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Last chance (for now): Soldiers' Memorial set to close for two years of renovations

Soldiers Memorial
Susan Hegger | St. Louis Public Radio
Soldiers Memorial

St. Louis residents have less than a week left to visit the Soldiers' Memorial Military Museum downtown before it closes Feb. 28 for two years, until 2018.

“It’s a very significant moment for the Soldiers' Memorial because it means the start of the complete renovation,” said Karen Goering, director of operations.

The city of St. Louis owns the Soldiers' Memorial, at 1315 Chestnut St., but on Veterans Day last year,  it signed an agreement with the Missouri History Museum "to lead a multimillion dollar renovation of the historic structure to create a state-of-the-art museum facility that honors military service, veterans and their families," according to the museum's website. The entire project is expected to cost $30 million in privately raised funds.

Currently, the Missouri History Museum has a team assembled to develop new exhibitions, and it is working with architects and engineers to renovate the building. The memorial will be closed to remove artifacts for cataloguing and evaluation by the museum’s staff.  Then a small construction crew will spend the next four to six weeks determining the full extent of renovations. Project bids will be solicited before construction gets underway this summer.

Goering acknowledges that the museum is operating with a tight timeline, given the extensive renovations needed. 

Lynnea Magnuson holds a photo showing scrap metal drives held outside Soldiers Memorial during WW II.
Credit Willis Ryder Arnold | St. Louis Public Radio
Superintendent Lynnea Magnuson holds a photo showing scrap metal drives held outside Soldiers Memorial during World War II.

“We know there will be surprises, and we have a small contingency to deal with some of those, but others may require us to sit back and evaluate the various options,” she said. “There may be some choices that have to be made to keep the project within budget.”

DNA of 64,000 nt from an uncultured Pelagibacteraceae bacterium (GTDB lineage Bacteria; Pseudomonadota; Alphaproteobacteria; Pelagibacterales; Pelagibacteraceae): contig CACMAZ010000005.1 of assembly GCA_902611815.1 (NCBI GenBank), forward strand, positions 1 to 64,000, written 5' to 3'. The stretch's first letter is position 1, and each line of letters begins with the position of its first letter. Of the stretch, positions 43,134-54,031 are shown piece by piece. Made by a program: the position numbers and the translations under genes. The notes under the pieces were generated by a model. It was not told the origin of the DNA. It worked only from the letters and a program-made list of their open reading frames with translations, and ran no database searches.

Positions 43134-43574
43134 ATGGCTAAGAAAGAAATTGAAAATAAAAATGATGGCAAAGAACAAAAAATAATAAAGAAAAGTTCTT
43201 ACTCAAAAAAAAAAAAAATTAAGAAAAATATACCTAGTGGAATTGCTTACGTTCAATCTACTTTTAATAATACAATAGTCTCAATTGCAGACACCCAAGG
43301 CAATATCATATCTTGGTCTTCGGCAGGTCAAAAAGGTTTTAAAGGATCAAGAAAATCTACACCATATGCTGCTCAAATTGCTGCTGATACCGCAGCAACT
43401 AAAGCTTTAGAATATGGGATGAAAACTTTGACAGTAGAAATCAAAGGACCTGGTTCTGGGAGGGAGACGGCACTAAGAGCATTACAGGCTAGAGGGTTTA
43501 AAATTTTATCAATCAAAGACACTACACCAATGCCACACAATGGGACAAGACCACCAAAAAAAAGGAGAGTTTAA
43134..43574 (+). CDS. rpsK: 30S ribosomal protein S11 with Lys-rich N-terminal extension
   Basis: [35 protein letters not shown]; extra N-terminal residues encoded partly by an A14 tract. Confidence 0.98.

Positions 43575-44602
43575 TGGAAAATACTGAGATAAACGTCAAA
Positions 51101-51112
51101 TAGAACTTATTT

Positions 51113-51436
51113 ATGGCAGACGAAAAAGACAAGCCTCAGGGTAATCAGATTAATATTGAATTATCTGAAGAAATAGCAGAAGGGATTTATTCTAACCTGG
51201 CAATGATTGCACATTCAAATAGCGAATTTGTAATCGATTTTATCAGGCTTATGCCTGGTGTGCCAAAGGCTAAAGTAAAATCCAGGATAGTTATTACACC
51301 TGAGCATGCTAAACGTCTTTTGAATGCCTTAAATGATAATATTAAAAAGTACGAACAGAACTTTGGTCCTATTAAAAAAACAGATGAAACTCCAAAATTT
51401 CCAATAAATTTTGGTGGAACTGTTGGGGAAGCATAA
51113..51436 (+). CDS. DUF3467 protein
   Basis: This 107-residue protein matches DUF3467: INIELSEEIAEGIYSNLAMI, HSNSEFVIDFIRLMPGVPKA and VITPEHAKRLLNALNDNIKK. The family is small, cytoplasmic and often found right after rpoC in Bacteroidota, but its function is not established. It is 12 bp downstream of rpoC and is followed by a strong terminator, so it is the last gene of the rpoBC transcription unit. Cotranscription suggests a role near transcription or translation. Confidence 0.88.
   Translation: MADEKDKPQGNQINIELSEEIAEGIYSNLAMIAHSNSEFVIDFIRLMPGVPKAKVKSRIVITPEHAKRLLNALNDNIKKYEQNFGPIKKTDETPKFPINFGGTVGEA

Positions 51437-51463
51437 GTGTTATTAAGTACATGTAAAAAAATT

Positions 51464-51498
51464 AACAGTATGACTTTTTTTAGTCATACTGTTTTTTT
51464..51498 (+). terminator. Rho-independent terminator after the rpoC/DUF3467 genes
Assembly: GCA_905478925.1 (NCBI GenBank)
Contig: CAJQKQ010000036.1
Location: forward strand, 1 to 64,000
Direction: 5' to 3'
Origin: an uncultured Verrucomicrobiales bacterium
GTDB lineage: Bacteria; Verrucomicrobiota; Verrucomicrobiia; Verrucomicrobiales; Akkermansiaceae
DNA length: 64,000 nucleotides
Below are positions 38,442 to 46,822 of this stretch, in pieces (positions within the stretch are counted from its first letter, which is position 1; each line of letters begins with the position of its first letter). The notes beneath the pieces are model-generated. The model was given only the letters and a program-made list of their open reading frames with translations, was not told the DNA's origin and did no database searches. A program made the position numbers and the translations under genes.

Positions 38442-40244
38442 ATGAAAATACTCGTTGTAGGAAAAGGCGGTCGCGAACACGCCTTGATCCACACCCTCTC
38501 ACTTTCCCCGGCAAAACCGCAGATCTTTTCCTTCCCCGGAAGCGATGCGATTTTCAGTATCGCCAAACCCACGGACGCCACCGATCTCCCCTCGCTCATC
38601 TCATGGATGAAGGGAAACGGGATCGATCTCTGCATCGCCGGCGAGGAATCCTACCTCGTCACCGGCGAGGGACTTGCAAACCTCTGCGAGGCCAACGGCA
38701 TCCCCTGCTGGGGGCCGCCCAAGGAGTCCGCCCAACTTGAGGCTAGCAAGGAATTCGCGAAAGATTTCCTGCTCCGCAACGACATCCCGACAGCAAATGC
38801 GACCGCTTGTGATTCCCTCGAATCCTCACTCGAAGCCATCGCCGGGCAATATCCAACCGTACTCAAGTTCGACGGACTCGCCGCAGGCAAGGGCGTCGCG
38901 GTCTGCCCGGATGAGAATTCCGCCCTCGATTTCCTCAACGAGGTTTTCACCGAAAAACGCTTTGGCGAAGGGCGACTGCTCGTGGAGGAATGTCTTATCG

The artifacts will be removed, researched and documented, and the staff will consider various exhibition storylines during the construction period.  Although the artifacts won’t be accessible to the public during this time, the museum intends to catalog some of this work through social media.

Leigh Walters, the assistant director of communications, said the public will have even more opportunity to view these artifacts after the renovations.

“Once this is reopened people will have greater access to the collection than they’ve ever had before, she said.

Mayor Francis Slay; Frances Levine, the executive director of the Missouri History Museum; and Terrie Hobson, the president of the St. Louis Chapter of the Gold Star Mothers, will attend the memorial’s closing ceremony at 1 p.m., Sun., Feb. 28. There will be a color guard and the playing of taps while the flag outside the building is lowered until the building reopens in 2018. 

The memorial was originally built in 1935 in a tribute to World War I veterans. President Franklin Delano Roosevelt spoke at its dedication in 1936.